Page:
My personal feelings about characters and certain aspects of the story reflect my own values, which are opposed to some of what appears in this text.

Apr 25, Ganesh Muthupalani rated it it was amazing. This review has been hidden because it contains spoilers. To view it, click here.

A beautiful story that has numerous morals embedded in it. Even till today, the story of Ramayana is recited and narrated worldwide.

Rajagopalachari's book is a concise version but he has presented the story beautifully. Rajagopalachari, throughout the book, recommends one to visit the work by Valmeeki original narrator and Kamban later translated into Tamil for the vivid descriptions.

Here's a really quick summary of A beautiful story that has numerous morals embedded in it. Here's a really quick summary of Ramayana.

In the forest Seeta was attracted by the golden deer and Rama went after it. At that time, the wicked Ravana kidnapped Seeta. Lord Rama crossed the ocean and entered the city of Lanka.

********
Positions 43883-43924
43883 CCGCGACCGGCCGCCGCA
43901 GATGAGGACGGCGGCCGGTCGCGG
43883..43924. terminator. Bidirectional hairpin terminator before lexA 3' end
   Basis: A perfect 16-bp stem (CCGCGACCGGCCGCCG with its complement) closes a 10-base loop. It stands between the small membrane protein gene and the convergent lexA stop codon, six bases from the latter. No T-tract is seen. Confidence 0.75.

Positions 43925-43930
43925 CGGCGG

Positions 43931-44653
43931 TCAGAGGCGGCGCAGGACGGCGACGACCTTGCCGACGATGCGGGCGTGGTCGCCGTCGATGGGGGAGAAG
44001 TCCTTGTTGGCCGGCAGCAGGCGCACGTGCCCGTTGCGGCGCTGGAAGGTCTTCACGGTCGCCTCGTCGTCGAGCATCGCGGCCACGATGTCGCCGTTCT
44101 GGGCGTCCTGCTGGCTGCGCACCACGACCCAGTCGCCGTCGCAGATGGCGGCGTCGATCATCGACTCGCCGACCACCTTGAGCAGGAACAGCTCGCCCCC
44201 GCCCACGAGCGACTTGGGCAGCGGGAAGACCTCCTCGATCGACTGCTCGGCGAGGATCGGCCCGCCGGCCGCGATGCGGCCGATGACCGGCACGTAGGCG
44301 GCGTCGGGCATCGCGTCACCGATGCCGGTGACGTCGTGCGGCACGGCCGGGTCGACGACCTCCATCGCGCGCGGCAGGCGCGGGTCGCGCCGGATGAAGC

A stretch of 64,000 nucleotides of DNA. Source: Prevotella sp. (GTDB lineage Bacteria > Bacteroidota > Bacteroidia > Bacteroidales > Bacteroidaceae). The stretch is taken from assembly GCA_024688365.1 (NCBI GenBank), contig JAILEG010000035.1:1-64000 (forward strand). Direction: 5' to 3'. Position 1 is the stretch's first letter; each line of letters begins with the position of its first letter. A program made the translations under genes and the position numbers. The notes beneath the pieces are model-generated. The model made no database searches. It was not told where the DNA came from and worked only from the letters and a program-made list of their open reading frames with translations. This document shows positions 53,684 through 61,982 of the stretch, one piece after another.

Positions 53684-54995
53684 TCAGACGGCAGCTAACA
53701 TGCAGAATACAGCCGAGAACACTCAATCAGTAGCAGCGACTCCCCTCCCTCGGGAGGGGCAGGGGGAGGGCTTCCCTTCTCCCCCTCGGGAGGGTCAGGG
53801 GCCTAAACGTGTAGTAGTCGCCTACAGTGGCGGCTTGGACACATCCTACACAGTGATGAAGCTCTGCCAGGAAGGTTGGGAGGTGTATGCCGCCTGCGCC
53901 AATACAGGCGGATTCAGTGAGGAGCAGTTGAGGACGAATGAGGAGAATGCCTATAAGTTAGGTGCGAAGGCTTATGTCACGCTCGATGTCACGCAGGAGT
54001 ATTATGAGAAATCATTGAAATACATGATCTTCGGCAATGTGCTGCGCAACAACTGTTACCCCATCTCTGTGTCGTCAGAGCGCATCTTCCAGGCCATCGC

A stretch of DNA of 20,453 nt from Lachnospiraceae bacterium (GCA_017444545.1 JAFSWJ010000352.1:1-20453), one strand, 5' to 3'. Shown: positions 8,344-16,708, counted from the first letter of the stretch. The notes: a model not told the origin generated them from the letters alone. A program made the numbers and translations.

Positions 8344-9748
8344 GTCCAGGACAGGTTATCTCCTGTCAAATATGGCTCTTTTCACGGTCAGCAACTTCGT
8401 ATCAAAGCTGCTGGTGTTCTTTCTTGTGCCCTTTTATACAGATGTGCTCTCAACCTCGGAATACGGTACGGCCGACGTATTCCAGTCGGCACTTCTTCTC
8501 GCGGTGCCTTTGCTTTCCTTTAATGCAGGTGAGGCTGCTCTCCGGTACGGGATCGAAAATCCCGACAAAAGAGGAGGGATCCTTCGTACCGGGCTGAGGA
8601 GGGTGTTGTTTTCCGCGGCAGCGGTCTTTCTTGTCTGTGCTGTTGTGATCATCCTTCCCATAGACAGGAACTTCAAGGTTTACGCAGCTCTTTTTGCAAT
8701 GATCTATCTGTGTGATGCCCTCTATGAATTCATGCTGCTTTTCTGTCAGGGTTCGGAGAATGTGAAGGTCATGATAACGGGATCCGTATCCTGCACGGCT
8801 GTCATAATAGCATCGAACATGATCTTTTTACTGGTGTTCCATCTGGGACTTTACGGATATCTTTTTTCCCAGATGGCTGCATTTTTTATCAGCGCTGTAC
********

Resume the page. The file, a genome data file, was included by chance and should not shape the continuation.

He then destroyed the city of Lanka, killed Raavana and set Seeta free. It was a magical feeling to visualize the story. I loved the book. The story started up slowly but then after story on Rama's expelled from his father's kingdom things start to warm up.

Towards the end on Rama vs Ravana confrontation storyline is very exciting. During my jr. Everything that I heard before about Ramayana is true Hi!

Everything that I heard before about Ramayana is true, regarding so high virtues on the characters: Rama, Lakshmana, Hanuman representing goodness, honor, courage.

The apparance on the Hanuman monkey help out Rama, and so on. I am very glad to read this book as it complements different concepts that heard around my yoga practice atmosphere.

With excitement, Checo A transcendental epic tragedy of Divine sorts. A story with as much beauty and poetry as philosophy and truths.

Decisions, consequences, tragedy, nobility of spirit, height of thought, duty and unflinching righteousness. It is as well a "fantastic" story, with things that can happen only in spiritual manifestations of the spiritual realm, such as flying giant monkeys which think and talk, A transcendental epic tragedy of Divine sorts.